Structured leisure and adolescent adjustment
Nicoll, Mark John
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The relationships between participation in structured leisure (SL) activities (e.g., sports, prosocial activities) and adolescent adjustment were investigated. SL activities have been associated with various developmental benefits but there has been a limited number of studies that have investigated the potential negative aspects of participation. Questionnaire data were collected from 210 boys and girls (between grades 10 and 12). Fourteen students participated in focus groups to obtain a phenomenological perspective on SL participation. Adjustment variables included a well-being composite (comprised of depression, anxiety, self-esteem, and life satisfaction), a school orientation composite (comprised of students’ levels of school involvement and their values regarding school), academic achievement, and self-oriented and socially prescribed perfectionism. Three hypotheses were examined. First, it was predicted that there would be a curvilinear relationship between the extent of SL participation and the various adjustment variables. Second, aspects of play and leisure were expected to have moderating effects on the relationships between SL participation and outcomes. Third, aspects of perfectionism were hypothesized to play a moderating role on the relationship between SL and adolescent adjustment. Although the present investigation yielded some insightful observations about participation in SL activities, the results provided no direct support for the hypotheses. Regression analyses indicated positive relationships between SL participation and self-oriented perfectionism, and SL participation and academic achievement. Negative relationships were found between the degree of playfulness in SL activities and socially prescribed perfectionism, and between academic achievement and global intrinsic leisure motivation. Notable focus group themes included a distinction between the fun experienced in SL activities and the fun experienced in nonstructured contexts, significant positive and negative experiences related to SL participation, and differences and similarities between the SL context and other contexts such as school. It is argued that leisure theory can contribute to a better understanding of the developmental implications of SL participation and that the relationship between SL participation and perfectionism merits further investigation.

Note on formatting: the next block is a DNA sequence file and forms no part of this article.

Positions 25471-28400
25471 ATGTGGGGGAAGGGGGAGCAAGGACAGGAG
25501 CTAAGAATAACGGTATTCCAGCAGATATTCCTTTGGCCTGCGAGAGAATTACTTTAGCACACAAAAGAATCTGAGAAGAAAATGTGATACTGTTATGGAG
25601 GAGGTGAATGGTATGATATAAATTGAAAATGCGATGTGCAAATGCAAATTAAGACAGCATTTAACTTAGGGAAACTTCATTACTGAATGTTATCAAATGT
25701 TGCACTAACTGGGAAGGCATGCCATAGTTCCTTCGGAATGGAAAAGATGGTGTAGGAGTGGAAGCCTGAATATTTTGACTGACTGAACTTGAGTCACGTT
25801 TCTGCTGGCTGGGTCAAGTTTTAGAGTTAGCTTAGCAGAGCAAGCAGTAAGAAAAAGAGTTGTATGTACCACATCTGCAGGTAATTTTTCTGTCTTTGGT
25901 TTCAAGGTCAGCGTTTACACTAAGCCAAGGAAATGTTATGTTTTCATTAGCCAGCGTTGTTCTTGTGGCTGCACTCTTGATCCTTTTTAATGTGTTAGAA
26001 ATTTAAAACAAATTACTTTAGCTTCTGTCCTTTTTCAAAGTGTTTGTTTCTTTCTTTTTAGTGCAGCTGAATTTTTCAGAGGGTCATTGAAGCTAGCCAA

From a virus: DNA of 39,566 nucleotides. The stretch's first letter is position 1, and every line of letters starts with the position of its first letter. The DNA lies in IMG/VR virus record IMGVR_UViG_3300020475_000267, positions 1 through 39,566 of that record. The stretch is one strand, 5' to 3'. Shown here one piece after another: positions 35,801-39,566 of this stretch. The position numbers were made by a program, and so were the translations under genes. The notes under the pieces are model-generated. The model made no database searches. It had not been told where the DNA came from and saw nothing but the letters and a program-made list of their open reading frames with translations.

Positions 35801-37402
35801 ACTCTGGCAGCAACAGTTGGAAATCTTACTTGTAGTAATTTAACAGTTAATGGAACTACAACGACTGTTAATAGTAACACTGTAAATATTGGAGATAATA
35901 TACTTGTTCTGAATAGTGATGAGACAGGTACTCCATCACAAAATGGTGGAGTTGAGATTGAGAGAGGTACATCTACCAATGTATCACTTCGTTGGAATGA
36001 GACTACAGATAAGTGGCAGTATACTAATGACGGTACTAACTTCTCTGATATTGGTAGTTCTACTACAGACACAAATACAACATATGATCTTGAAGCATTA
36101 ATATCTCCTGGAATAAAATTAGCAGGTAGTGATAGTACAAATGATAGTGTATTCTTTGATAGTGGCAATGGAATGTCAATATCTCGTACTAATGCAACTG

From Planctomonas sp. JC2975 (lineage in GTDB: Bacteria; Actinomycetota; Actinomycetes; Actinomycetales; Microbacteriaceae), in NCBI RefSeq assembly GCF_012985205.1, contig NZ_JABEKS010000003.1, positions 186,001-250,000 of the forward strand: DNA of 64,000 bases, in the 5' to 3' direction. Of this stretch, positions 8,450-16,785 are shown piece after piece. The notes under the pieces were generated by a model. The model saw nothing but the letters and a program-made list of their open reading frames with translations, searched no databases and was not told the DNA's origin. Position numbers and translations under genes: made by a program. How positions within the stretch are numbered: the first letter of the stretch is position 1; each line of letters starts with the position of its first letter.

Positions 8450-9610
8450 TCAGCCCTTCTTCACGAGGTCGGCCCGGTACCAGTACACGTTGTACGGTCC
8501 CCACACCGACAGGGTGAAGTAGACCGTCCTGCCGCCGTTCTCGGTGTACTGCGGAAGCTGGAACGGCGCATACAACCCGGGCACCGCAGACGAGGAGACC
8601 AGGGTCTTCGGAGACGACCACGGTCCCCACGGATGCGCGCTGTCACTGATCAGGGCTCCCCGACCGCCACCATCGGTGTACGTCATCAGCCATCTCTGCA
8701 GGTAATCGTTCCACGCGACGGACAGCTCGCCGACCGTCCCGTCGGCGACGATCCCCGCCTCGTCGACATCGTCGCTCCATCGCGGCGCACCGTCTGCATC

DegreeDoctor of Philosophy (Ph.D.)
SupervisorFarthing, Gerald; McDougall, Patricia
CommitteeLawson, Karen L.; Kowalski, Kent; Chartier, Brian M.; Bowker, Anne